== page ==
When Roger Daltrey arrived on stage, he was armed with a cup of tea, rather than anything stronger.</p>Age has not yet mellowed the 67-year-old’s formidable voice.
Now recovered from a throat scare 18 months ago, Daltrey sounded suitably commanding throughout both sections of this gig, the first part delivering the Who’s 1969 rock opera Tommy in full, the second providing a selection of hits, covers and rarities. Daltrey’s own blunt manner hasn’t changed from those days, and he stressed this wasn’t a Who show, although the band’s shadow loomed large.
Daltrey doesn’t whirl about these days. But there was still rippling power vocally, as well as some microphone twirling. The first such gesture occurred early into Tommy, following the crashing Overture. Although hearing the record’s hybrid of styles and concepts in full was at times stunning, as on Sparks insistent groove, a sturdy The Acid Queen and an unsurprisingly rambunctious Pinball Wizard, it highlighted some of the record’s flab throughout its excessive second half.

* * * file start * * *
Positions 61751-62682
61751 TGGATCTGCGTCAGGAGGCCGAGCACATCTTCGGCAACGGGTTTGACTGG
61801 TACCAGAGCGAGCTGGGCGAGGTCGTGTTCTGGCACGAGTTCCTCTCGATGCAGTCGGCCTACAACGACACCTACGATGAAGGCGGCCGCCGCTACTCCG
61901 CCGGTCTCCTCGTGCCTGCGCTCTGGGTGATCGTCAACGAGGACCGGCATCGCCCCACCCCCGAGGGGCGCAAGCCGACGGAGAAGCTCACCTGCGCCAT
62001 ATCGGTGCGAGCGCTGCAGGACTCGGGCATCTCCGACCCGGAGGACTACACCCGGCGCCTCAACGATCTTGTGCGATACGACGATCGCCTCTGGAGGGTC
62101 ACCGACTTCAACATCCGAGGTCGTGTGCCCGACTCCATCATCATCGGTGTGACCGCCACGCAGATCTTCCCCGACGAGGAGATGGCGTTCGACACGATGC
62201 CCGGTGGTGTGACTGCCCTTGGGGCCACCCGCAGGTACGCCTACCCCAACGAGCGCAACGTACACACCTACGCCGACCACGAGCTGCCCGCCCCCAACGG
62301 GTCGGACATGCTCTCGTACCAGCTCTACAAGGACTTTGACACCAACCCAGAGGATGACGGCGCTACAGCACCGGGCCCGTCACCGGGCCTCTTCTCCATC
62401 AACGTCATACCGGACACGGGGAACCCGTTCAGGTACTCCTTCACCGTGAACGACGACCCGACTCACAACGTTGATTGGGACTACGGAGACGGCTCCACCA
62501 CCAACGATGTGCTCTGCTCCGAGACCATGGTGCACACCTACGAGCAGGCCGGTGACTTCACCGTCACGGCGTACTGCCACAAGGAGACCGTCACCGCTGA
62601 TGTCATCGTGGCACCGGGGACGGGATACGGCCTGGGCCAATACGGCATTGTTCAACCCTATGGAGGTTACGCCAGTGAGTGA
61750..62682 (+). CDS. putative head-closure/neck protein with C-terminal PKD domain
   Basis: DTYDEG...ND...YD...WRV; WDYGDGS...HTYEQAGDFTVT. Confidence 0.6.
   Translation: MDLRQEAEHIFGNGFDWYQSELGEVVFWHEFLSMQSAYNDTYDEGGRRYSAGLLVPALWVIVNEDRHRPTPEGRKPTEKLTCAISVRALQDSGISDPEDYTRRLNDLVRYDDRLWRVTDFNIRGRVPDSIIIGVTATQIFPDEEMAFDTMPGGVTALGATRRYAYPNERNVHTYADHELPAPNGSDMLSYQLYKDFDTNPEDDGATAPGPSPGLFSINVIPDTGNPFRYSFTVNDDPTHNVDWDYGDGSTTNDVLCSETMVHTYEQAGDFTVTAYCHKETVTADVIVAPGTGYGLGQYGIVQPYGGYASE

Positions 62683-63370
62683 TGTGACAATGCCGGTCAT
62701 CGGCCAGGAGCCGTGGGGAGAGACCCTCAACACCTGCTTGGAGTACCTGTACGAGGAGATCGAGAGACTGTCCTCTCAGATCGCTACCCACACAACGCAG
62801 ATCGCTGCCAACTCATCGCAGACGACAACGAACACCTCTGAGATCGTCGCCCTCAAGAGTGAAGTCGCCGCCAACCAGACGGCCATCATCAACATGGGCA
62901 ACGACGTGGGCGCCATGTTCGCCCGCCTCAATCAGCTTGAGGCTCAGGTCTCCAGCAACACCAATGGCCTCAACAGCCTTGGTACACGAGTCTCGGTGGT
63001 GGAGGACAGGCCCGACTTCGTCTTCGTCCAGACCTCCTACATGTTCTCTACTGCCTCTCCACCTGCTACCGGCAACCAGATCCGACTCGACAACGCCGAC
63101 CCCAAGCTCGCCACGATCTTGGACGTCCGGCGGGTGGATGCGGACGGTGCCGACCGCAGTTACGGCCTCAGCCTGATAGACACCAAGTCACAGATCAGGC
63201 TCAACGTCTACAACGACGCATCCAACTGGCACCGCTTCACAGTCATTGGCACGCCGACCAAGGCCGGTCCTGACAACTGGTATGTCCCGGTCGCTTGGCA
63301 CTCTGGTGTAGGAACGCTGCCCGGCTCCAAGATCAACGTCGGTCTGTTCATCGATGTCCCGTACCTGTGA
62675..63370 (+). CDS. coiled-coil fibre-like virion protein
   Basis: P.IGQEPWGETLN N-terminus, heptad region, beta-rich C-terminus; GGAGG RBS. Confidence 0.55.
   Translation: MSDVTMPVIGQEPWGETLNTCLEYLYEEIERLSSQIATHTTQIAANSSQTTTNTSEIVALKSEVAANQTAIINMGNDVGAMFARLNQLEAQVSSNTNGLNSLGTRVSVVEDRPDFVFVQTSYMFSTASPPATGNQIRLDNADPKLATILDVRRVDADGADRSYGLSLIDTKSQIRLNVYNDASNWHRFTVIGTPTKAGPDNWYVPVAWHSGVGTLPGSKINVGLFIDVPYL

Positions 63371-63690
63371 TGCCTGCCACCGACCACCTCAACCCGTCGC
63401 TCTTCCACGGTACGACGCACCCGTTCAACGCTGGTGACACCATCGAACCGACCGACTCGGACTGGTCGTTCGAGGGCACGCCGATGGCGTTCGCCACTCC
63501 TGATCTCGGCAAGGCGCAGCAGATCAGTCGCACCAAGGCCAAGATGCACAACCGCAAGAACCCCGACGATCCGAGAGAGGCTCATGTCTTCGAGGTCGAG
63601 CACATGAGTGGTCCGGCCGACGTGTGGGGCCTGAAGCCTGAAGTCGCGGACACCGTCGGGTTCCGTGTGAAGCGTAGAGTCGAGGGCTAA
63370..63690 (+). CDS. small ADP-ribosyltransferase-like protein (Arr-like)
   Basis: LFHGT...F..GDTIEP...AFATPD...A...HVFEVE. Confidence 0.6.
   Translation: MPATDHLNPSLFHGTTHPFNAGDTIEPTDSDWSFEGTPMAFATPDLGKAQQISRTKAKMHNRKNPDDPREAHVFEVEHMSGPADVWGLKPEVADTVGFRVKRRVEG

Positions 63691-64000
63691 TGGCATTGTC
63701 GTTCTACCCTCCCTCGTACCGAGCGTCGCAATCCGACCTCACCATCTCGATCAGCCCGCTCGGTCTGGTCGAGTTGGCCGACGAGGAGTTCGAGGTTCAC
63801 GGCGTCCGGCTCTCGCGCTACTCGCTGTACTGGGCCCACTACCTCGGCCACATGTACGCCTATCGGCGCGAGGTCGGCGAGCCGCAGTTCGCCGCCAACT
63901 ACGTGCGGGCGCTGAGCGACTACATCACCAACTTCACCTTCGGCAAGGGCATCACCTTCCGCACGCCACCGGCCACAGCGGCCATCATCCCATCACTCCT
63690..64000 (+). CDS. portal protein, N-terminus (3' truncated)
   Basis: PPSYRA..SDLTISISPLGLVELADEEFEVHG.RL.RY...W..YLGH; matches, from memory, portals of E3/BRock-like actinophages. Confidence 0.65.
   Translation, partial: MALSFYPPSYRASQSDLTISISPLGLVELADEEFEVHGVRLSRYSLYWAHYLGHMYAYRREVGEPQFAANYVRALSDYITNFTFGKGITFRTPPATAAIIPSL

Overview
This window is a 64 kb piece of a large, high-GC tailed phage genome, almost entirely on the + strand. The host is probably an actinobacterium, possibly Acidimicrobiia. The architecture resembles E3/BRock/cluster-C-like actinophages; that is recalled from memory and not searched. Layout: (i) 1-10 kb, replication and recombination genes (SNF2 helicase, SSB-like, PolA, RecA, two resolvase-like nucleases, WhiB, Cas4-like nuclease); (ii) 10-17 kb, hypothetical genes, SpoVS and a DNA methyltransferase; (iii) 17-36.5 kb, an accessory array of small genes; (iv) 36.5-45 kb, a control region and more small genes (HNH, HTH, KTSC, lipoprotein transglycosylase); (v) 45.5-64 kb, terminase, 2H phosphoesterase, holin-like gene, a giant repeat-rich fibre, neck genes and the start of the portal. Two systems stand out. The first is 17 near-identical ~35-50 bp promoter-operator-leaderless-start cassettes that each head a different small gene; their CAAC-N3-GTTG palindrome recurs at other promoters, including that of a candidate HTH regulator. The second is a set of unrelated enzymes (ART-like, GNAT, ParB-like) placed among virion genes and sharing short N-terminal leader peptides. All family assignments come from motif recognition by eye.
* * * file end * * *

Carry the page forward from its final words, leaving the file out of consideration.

It was performed faithfully by Daltrey’s unstylish yet highly competent backing band, who included Pete Townshend’s younger brother Simon. There was no denying the sheer heft of We’re Not Gonna Take It’s climax, before Daltrey delivered over an hour of further material.
Some selections, such as a messy Pictures Of Lily and a hokey Johnny Cash medley, were best forgotten. Yet there was also a resounding Baba O’Riley, a blues-heavy revamp of Who Are You and an aggressive Young Man Blues. Those tracks still possessed a substantial force, much like Daltrey.